What Are the Most Sustainable Fabrics?
Sustainable fabrics are often made from natural or recycled materials, aiming to reduce harm either through the production process, fiber properties, or overall environmental impact. These fabrics can also contribute to waste reduction, water conservation, lowered emissions, and soil regeneration—though, as mentioned, there isn’t one fabric that is entirely sustainable. You’ll find that “sustainable fabrics” is a term often used to group together various environmentally friendly materials, and several fabrics have garnered the “sustainable” label for different reasons. so are fabrics—and no one fabric can do it all. But the hope is that through responsible production and environmentally growing practices, better fabrics can help to create a more transparent fashion industry.
Below, you’ll find some of the most commonly used fabrics in a sustainable fashion. We’re sharing their definitions and which ethics and sustainability certifications to consider when shopping so that you know how to choose the best option for you!
Bamboo is a fast-growing, regenerative crop that doesn’t require fertilization and is often touted as a sustainable garment fabric—though there are concerns about land clearing and harvesting methods (something to ask a brand about before purchasing a garment). That said, bamboo is incredibly absorbent, comfortable, and moisture-wicking, making it a favorite with sustainable brands.
Hemp is a specific type of cannabis plant. It’s fast-growing, doesn’t exhaust the soil, and doesn’t require pesticides. Hemp creates a durable fabric that’s non-irritating for skin and has many uses. It’s often used in place of cotton. This fabric is often more expensive, making it less accessible to everyone. True hemp doesn’t require certification and is already organic, but you can verify with a brand that their garments are 100 percent hemp (not just made with hemp fibers) before purchasing.
Linen is made from flax, which can be grown without fertilizer and planted in areas where other crops cannot thrive. Flax can also be used in its entirety (seeds, oil, and crop), meaning there’s no waste. Linen is also biodegradable—as long as harsh chemicals are left out of the process. The downside to linen is that it can be expensive as it’s often made overseas. For more affordable, USA-made 100% linen.
Modal is another semi-synthetic material made from wood pulp but mainly that of beech trees. The naturally occurring yet human-made fabric is generally more delicate and softer than its lyocell sibling (see Tencel below).
Organic cotton is produced without any toxic pesticides, synthetic fertilizers, or genetically modified seeds (GMOs). This usually implies a sustainably managed fabric production process, though it is not always a given without proper certifications. Look for a GOTS certification (read more about organic certifications). Here are a few of our favorite brands creating.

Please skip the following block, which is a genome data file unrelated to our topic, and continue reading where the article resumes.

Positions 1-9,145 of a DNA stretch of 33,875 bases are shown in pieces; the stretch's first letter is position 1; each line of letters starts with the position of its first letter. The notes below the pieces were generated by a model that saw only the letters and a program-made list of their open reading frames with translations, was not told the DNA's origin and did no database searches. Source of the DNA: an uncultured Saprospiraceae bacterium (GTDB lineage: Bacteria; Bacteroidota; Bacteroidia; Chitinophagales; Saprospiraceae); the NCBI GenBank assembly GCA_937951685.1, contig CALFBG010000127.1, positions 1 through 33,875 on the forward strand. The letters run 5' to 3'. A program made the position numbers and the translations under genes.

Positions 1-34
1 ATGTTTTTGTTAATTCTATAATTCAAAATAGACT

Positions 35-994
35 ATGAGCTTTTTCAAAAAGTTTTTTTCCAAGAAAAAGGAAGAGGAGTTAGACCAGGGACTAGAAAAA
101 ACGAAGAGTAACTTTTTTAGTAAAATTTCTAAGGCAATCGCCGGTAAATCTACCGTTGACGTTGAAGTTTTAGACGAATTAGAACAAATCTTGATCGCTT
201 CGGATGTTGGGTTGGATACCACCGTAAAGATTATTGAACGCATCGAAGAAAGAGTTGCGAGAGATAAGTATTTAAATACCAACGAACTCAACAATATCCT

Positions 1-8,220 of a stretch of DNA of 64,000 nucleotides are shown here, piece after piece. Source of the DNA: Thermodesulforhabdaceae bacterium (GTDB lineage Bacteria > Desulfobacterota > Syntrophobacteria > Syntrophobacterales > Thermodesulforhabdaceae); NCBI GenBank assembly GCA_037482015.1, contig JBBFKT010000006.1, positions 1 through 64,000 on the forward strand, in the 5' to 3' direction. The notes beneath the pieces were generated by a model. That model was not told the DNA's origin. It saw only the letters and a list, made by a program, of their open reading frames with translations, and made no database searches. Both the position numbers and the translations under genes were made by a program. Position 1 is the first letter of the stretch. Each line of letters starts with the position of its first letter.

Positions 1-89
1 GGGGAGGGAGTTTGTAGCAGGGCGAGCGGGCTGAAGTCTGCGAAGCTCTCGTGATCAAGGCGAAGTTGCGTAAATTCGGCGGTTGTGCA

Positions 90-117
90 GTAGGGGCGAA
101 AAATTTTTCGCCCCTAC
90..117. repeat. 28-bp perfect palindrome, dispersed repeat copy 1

Reclaimed fabric (often called deadstock) is leftover fabric from manufacturers. It can also mean vintage fabric or any unused material purchased secondhand which would otherwise be tossed. By using deadstock, makers keep textiles out of landfills and use something that’s already been made.
Recycled polyester is PET (the chemical used to create polyester) from plastic water bottles that have been broken down into fibers. The recycled fabric keeps plastic out of landfills and can be recycled again many times over. When a garment can’t be made from 100 percent natural fibers (for example, stretchy garments like underwear or leggings), we recommend looking for recycled polyester as it’s less harmful than its virgin counterpart, generating fewer carbon emissions in production.
Silk comes from silkworms that subsist on a diet of only mulberry tree leaves, which are resistant to pollution and easy to grow. This plant’s characteristics make the production of silk a fairly ordeal. But as silk requires animal labor, it’s essential to vet brands and ensure they’re using ethical production methods, so be sure to look for Ahimsa silk (or Peace silk).
Tencel™ is a branded version of lyocell, a type of rayon derived from cellulose fibers that come from tree pulp. Tencel™’s founding company utilizes eucalyptus wood, sustainable practices, and responsible sourcing not guaranteed in other lyocell production processes.
Wool can be a sustainable fabric depending on how it’s produced. Fibershed, for example, creates on Carbon Farming landscapes where carbon is captured and put back into the soil. Wool is also compostable, incredibly insulating, and doesn’t shed plastic.
Unfortunately, there is also a lot of animal abuse in the wool industry, so it’s essential to vet brands to verify sourcing and production methods. While wool isn’t for everyone, it is a fabric that many sustainable brands are turning to.